Bill has always said I can make a friend anywhere. Usually I have no problem striking up a conversation with a total stranger, but for months I have wondered about the stories behind some of our local “sign holders,” and have been too afraid to approach.
They appeared a few years ago, out of the blue it seemed. Along a major highway in our area, at every intersection. Different people, all the time. I hardly ever saw any one person twice. We all wondered what was going on. Were they drug dealers disguised as homeless? We’re they just looking for easy money? Did they work in shifts? It couldn’t be legitimate, so we drove on. As the weather got worse, they dwindled in numbers.
It has eaten away at me since the beginning. It breaks my heart. I want to help. When we lived in Shanghai, we were told to be careful of the beggars. They make more money begging than working, so that is what many do, hanging around areas where westerners live. Regardless of this warning, I used to give a handicap gentleman in Shanghai money when I passed him. He never asked, but I knew he needed it. He was sweet. He always smiled and said hello, even on the days that I didn’t give him anything. I enjoyed our little interactions, which were limited by the language barrier.
When we were on vacation in Chicago, my daughter, at the age of 8, had the compassion to give a homeless guy outside of the Disney store, a few dollars of her allowance. When we were in Washington D.C., my fourteen year old son asked if we could buy a homeless guy a sandwich and drink at Starbucks, which we did, and the oldest son volunteered at a food bank during his senior year of high school. We often give to charities for the needy. We have taught our children to give to the less fortunate, yet I kept passing them by on the street.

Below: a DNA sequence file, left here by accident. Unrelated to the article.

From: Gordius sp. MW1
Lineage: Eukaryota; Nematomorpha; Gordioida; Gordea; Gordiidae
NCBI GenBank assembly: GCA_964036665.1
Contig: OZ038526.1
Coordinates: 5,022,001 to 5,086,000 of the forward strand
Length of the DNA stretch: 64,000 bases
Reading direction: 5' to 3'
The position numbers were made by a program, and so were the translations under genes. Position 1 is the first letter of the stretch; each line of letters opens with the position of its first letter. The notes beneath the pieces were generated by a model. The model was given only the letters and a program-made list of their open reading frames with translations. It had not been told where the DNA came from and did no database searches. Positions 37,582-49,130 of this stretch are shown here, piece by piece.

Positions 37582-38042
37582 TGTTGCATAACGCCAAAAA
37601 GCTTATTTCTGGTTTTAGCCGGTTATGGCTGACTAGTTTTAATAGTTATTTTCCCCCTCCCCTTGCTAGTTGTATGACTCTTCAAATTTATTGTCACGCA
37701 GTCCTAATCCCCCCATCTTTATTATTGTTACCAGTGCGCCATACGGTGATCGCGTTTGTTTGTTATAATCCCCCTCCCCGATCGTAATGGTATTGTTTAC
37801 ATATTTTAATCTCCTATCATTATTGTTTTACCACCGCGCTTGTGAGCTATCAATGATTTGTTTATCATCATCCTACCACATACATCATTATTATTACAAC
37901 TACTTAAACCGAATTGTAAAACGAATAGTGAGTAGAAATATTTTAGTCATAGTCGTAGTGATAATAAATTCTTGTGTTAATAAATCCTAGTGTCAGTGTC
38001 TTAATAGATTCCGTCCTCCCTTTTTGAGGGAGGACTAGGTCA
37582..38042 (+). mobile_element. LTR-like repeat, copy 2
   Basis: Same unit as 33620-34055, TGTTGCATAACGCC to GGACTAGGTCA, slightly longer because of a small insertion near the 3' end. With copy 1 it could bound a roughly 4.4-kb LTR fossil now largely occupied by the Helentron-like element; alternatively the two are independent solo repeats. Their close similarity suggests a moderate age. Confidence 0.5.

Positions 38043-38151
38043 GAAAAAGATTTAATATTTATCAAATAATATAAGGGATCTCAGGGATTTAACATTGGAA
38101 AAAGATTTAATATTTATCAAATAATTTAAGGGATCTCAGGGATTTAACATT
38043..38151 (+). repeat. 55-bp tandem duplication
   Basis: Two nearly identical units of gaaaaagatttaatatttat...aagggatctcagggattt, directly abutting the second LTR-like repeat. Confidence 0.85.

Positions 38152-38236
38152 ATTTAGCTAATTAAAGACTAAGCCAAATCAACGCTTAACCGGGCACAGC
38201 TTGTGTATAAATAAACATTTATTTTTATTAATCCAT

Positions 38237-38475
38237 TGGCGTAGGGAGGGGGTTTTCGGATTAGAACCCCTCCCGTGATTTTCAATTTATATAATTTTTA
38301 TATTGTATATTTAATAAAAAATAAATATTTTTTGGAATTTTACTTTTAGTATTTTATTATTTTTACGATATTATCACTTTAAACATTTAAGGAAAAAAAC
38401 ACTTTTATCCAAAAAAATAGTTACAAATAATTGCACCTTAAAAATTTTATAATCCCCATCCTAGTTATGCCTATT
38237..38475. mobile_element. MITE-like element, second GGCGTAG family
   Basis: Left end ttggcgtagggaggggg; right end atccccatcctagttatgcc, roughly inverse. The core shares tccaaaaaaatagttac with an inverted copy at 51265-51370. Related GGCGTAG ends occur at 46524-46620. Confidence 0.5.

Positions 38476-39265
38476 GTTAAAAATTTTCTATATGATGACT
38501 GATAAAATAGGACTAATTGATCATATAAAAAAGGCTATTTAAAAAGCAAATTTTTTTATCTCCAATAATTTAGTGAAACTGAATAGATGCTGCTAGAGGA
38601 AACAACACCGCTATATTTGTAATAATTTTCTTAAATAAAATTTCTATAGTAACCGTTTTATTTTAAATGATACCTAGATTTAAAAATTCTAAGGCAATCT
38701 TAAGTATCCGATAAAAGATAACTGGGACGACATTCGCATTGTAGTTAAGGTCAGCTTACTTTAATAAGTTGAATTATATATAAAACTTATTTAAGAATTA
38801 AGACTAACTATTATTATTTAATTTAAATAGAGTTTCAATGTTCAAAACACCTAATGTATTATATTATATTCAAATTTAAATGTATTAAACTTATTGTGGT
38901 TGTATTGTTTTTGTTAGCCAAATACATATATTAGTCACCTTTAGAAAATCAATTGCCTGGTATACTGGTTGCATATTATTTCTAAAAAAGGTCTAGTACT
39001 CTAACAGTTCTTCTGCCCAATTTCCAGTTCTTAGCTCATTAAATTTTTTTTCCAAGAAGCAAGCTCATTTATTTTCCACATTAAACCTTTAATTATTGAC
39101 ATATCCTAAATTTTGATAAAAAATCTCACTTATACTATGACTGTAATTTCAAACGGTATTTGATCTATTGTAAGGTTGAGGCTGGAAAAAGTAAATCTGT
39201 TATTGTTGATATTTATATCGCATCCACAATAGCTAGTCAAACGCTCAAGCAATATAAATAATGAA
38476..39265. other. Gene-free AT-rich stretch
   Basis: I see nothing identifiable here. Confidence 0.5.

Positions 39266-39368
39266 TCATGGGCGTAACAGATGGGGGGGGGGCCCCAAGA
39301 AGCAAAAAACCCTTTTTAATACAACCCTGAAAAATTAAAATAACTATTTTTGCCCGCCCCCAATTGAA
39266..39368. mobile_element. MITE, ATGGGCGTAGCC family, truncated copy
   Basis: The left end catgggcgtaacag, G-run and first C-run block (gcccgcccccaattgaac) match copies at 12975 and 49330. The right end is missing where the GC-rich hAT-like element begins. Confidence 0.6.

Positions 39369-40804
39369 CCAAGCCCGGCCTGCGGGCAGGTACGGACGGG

Lately, there has been a gentleman standing by a local church. A beautiful church, which was recently deemed a minor basilica by Pope Francis. He is almost always there. His sign says “Family Hungry, Need Job, Do Anything. ” Carleigh and I gave him a dollar once when we were sitting at the light, but it is on a major street, so there is no time for chatting. He is out there in any weather. In below zero temperatures, biting wind, and blowing snow. This made me believe that he must really need the help, as it is only the diehards I see out there now. The same people, all the time. Today I decided to take him a hot chocolate, and talk with him. As I turned the corner to park, I saw he was smoking. I had a judgemental moment. He was buying cigarettes with money he could use for something else. I almost left, but I didn’t. I’m so glad I stayed.
His name is Steve, and he is 60 years old. He is Catholic, and occasionally attends mass at the church which he stands by. He rents a room about 25 minutes from the corner, and takes the bus to get there. He has two children. A fourteen-year-old daughter, who according to him, is just beginning to blossom, and a twelve-year-old son. They live with his ex-wife, and mother-in-law about a half hour away from where he is standing, in the opposite direction from where he lives. He sends money to his mother-in-law for the kids, as he says his ex-wife is not trustworthy. He visits when he can. He appeared to choke up a little as he told me that his kids do not know he stands on a corner.
He grew up on the east side of Detroit, and is a florist by trade. He worked in his parent’s flower shop on the corner of Jefferson and Alter. When the area started deteriorating, and they were robbed, they closed down. His parents are now both deceased. He took care of his mom for the last six years of her life.
His most recent job was as a dishwasher at a local restaurant, but it closed 8 months ago. He is always looking for work. He just applied for two more jobs. He said he has found jobs standing on that corner, or the other one he uses two miles south. He takes day jobs that people offer him until he finds something more permanent. He is trying to get enough money to pay his room rent.
After about 10 minutes of chatting, he tell me he has to get back to “work.” He doesn’t want to miss a job opportunity. I gave him five dollars and told him good luck and God Bless, that it was nice to meet him. Then I left him there. Standing on the corner of “Hope” and “Faith,” holding a sign, repeating the Rosary over and over in his head. Looking for a break, but not giving up.